According to the FTC, “The Business Opportunity Rule applies to commercial arrangements where a seller solicits a prospective buyer to enter into a new business, the prospective purchaser makes a required payment, and the seller – expressly or by implication – makes certain kinds of claims.
Examples of what’s covered by the Rule include work-at-home opportunities like envelope stuffing or craft assembly where the seller offers to buy back merchandise from the biz op buyer. Also covered: opportunities where a seller says it will help the buyer set up or run the business – for example, by providing the buyer with customers, accounts, or locations to sell products or services.”
In English, what the FTC is saying is that the new rule is expanded to cover business opportunities like vending machines, rack jobbers, 900-number phone opportunities, internet kiosks, work-from-home schemes like envelope stuffing, product assembly, medical billing, and even pyramid marketing opportunities.
The four major buckets of business opportunities are:
Advantages of “Business Opportunities”
The major advantage of a business opportunity over a franchise is that it offers a buyer a greater degree of flexibility in conducting their business than a franchise, at a lower cost of entrance and without royalty payments. It is often a good method for home-based, part-time or second income businesses.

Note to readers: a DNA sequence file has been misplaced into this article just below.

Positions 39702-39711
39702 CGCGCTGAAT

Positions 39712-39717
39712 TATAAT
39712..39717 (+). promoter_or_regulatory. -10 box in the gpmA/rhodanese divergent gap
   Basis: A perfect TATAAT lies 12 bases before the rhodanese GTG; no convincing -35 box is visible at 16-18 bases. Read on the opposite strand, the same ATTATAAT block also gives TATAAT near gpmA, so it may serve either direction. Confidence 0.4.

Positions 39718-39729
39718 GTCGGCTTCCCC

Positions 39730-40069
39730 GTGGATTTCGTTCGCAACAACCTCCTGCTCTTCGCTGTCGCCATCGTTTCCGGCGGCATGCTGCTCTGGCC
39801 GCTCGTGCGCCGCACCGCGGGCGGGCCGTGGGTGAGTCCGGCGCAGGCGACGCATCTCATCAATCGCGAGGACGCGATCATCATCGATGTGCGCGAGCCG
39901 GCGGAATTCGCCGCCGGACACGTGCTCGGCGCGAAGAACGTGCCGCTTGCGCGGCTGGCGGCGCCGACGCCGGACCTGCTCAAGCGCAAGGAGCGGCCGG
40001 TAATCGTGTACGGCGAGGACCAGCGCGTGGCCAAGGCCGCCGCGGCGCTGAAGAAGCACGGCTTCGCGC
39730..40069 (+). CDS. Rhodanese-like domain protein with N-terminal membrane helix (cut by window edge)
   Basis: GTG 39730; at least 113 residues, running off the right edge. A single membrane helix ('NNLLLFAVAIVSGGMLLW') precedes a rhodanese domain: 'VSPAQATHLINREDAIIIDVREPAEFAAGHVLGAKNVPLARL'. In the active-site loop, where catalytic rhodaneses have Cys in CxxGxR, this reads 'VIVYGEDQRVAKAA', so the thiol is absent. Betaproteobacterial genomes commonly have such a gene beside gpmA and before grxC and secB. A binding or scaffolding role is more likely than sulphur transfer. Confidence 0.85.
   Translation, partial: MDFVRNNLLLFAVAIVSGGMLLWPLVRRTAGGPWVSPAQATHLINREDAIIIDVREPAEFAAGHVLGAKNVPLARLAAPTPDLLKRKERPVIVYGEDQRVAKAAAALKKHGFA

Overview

The most significant drawback of a business opportunity is that typically the business owner does not receive the significant management systems, training, ongoing support, or marketing, which are typical in a franchise relationship.
Business Format Franchising
The relationship in a Business Format Franchise is considerably more structured than in a business opportunity. While there are variations between the federal definition of franchising and some states’ definitions, under the FTC Rule the definition of a franchise is any continuing commercial relationship that includes the use of the franchisor’s brand by the franchisee and also contains the following elements:
Business Format Franchising generally refers to the system of delivery, not the specific product or services associated with the delivery as in a business opportunity or in Traditional Franchising. The major differences between a business opportunity and a franchise are generally found in the degree of the relationship:
In a biz op, the important element of the relationship is really the specific product or service that is being delivered.
In a business format franchise, while product is important, it is the system of delivery used by the franchisee to the public that is really the principal element in the relationship. Another major distinction is that the biz op owner generally does not use the company’s name or logo in identifying their business as they would in a franchise.
You will often hear franchisors use the phrase that when you become a franchisee, “You are in business for yourself and not by yourself.” It may not always be true in franchising, but after you sign a business opportunity agreement, generally speaking you are in business for yourself – period. If you are a true entrepreneur, a business opportunity may be the perfect vehicle for you to start a new business.